The Jag'ed Edge of Peary Street

Symmentropy's fourth guideline has four sets of stories that show the need for fuzziness in the rules we make about turning our ideas into stories.

Fourth rule of nonlinear storytelling

Rules for turning thoughts into stories.

By Lee McGavin

April of 2008 began a new chapter for the seven children of Peary Street. One year before our father had pneumonia that turned to sepsis and the doctors prepared everyone for the worst. I guess he had unfinished business because, next morning he propped his eyes open and began to fight his way back to vertical. By late spring, he was back on the golf course getting lots of exercise because his diminished strength took quite a few swings to get to the green. His last days were about the things that he loved the most golf, puttering in his work shop and his grandchildren and great grandchildren. During those last months, he would head out in Jaguar XJS convertible, top down, whenever possible. He had that car for 15 years and never got close to 100,000 miles because our mother would not ride in it. When they went places together, they took her car.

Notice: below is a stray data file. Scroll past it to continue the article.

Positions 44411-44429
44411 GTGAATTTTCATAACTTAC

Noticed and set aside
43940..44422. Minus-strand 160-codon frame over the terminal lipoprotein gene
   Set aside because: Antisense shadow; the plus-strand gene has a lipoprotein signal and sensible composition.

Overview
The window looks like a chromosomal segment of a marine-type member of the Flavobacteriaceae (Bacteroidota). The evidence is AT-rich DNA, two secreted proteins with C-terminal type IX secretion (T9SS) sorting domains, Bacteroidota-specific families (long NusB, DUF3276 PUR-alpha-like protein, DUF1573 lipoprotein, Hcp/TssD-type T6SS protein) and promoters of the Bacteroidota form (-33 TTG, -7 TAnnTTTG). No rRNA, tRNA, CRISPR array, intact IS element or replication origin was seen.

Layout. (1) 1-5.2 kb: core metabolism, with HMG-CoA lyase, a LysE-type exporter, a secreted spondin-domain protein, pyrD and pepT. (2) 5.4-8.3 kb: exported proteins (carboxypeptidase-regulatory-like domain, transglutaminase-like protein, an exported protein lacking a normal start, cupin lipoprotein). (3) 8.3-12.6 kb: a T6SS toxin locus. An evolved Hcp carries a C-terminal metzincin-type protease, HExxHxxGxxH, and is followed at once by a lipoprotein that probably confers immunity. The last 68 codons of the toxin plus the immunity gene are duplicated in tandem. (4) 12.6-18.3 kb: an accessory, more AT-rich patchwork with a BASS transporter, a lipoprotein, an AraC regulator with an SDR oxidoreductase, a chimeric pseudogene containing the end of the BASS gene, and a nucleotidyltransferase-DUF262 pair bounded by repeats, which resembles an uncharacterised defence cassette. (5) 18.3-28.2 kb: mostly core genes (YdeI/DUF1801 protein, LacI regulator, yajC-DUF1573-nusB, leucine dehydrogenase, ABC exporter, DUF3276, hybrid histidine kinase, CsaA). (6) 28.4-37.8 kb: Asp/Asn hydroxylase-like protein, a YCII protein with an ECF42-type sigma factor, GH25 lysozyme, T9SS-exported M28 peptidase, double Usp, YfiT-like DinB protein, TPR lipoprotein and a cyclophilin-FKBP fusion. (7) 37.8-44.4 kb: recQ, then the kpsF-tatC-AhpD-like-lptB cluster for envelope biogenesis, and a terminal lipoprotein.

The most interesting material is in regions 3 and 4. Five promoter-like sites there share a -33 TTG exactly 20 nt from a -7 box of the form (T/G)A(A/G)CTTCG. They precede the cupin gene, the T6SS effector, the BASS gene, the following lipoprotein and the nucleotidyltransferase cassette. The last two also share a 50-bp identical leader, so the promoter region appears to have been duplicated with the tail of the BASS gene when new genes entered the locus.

When he returned, he would pilot that car into the garage to keep it out of the elements. Then came the real challenge, climbing the stairs from the basement. You cannot understand the post drive stair climb unless you saw my father's feet. He was short, maybe 5' 6” on a good day, so he did not need a huge base of support. Improbably, he was blessed with an 11.5 AAA shoe size. His toes were always the first thing to enter a room. The stairs from the basement were built to a different set of codes than current stair treads, they were much shorter than today's minimums. When he put those 11.5 AA's on a step, he had to angle his shoes so that he could get enough sole on the step to avoid slipping back down. For most of the last year of his life, he did not have the strength to make it up the stairs without leaning one hand on the steps ahead. Why did he continue to fight those stairs? He loved driving that convertible and the convertible needed to be garaged. He was not about to give up his ride for a set of stairs.